don't carry parcels; langston hughes in haiti -- 8/10/21
Today's selection -- from I Wonder as I Wander by Langston Hughes. While Langston Hughes was traveling through Haiti with his friend Zell Ingram, his hotel manager commanded, "Don't carry parcels":
"At our water-front hotel the food served, although well-cooked, was monotonous in its lack of variety. Fish, rice, beans and boiled plantains over and over. Since we were paying only twenty-five dollars a month for room and board, and since all the other guests ate the same menu and enjoyed it, we had no grounds for complaint. But, tired of this Haitian fare, Zell and I occasionally went to the large general store on Cap Haitien's main street and loaded up with tins of sardines, salmon, baked beans, corn and other supplies of our own, which the cook would prepare for us.
"The manager of the hotel did not object to this. He even dined with us at times. But he did object violently to our carrying groceries in our own hands down the street. One day he and the Revolutionary Exile sat down at the table with me in the bar and carefully explained that no gentleman should be seen carrying even so much as a loaf of bread in Haiti. Indeed, I had noticed that those persons who wore shoes -- a mark of the upper classes -- always had trailing behind in the street and adult servant, or a small black boy or girl, to bear their parcels, usually on the head. Even a bar of soap -- when persons of the best Haitian society bought soap -- the clerk handed, not to the customer, but to a waiting servant. The servant put the soap on his noggin and trotted along barefooted behind his empty-handed master or mistress. The hotel manager seemed shocked to observe that two American gentlemen -- evidently young men of means, since we possessed both coats and shoes -- should be seen in the public streets with packages in our arms. He had long wanted to warn us about it, he said earnestly. It was something we must stop.
"'Don't carry parcels.'
|Mr. Langston Hughes, 1942|
"While he was engaged in correcting my manners, since I took his admonition amiably, he went on to say that furthermore he had noticed both Mr. Ingram and myself sitting in the grassy open space in front of the hotel on the ground talking with market women and fishermen, and even playing with their children -- or worse, engaged in dominoes with the barefooted wharf workers who hung out on the sea wall! These things, the hotel manager explained, simply were not done in Haiti by persons of our standing. He, the manager, who was also a lawyer, would be glad to introduce us to his friends with whom, he was sure, we would have much more in common.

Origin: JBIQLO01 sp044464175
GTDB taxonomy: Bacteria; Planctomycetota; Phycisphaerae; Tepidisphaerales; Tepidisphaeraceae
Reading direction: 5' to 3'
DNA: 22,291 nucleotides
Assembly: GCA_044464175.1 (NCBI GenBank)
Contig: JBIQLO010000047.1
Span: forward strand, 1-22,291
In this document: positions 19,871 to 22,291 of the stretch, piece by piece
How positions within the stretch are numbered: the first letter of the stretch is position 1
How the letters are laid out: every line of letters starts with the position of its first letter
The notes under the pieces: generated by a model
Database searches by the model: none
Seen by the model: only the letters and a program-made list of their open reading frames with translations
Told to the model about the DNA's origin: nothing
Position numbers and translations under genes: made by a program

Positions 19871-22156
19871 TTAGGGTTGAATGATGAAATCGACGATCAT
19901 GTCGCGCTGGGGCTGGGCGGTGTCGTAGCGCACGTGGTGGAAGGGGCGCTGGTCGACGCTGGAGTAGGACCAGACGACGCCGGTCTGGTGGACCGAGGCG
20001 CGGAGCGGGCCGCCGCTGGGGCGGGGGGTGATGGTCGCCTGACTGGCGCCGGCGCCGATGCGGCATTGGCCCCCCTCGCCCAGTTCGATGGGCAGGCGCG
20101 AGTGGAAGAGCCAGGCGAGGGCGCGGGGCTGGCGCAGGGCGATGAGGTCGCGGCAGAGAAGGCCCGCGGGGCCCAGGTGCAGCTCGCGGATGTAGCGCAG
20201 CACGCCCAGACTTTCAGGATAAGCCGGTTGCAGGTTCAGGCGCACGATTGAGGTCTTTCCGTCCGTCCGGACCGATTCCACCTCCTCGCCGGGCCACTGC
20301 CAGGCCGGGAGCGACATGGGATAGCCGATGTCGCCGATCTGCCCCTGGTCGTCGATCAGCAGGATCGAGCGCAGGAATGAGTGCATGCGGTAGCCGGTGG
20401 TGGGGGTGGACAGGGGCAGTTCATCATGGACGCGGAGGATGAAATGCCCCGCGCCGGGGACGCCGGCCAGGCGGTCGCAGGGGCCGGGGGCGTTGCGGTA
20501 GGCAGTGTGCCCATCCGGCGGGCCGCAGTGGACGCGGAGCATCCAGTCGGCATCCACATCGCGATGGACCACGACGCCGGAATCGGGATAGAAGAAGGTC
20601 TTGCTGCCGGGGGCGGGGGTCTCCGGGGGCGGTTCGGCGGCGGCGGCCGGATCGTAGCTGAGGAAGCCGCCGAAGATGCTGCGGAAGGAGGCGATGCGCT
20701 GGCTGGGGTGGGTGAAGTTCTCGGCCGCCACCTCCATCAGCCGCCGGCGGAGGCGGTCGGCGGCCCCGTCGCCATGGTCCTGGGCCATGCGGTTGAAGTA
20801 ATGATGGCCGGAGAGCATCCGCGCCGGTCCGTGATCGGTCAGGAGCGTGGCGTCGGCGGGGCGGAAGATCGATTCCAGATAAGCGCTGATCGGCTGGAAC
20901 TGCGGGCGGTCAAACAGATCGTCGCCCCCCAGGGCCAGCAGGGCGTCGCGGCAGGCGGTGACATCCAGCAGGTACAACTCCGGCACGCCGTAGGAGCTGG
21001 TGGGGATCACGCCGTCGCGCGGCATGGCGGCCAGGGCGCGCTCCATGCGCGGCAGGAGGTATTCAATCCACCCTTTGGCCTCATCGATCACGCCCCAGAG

"I was pleased to accept the manager's offer, I said politely. But at the same time, I argued with him that I did not see why, since I was interested in the folk life of the Haitian people, should I not associate with whom I pleased -- especially since the better-class Haitians neither knew how to play drums nor dance the conga. The parties at the homes of his friends, I was sure, were very much like the parties of educated people everywhere. I tried to tell the hotel manager that one can drink champagne and talk about Proust or Gide in New York. But one cannot see a conga dance there or attend a wake with tables set in the yard for games of cards. But he got up and went away shaking his head.
"I did meet some of his friends, however, and found them pleasant fellows a few of whom had studied English and read American Negro newspapers and magazines. I was afraid then that someone might recognize my name or know my poetry, for I did not want to be lionized in Haiti, nor have my days filled with invitations to dine with people who could not play drums. I wanted to be lazy, lie on the beach as long as I liked, talk with whom I pleased, go to cockfights on Sundays, sail with the fishermen, and never wear a coat.
"Coats and shoes in Haiti! With the mercury at a hundred in the shade, our hotel manager went around all day with his coat on. For an educated Haitian to dress otherwise was unheard of at the Cap. If you possessed a coat and a pair of shoes, you always wore them -- for fear people would think you had none, and thus class you with the peasants whose incomes never encompassed such finery.
"Another thing which disturbed me and made me shy away from formal Haitian society was the color line between the mulattoes and the blacks. In this, and in the aloofness with which the 'best people' held themselves away from the workers, I was reminded strongly of my years in Washington where Negro society, too, was stratified -- the government workers, college professors and school teachers considering themselves much better than the usually darker (although not always poorer) people who work with their hands. I hated this attitude. And, in Haiti of all places -- with its thrilling history of the slaves who drove the French into the ocean and freed themselves -- to find people divided by the lightness or darkness of one's skin, and whether or not one was able to afford shoes -- well, I personally preferred the people without shoes."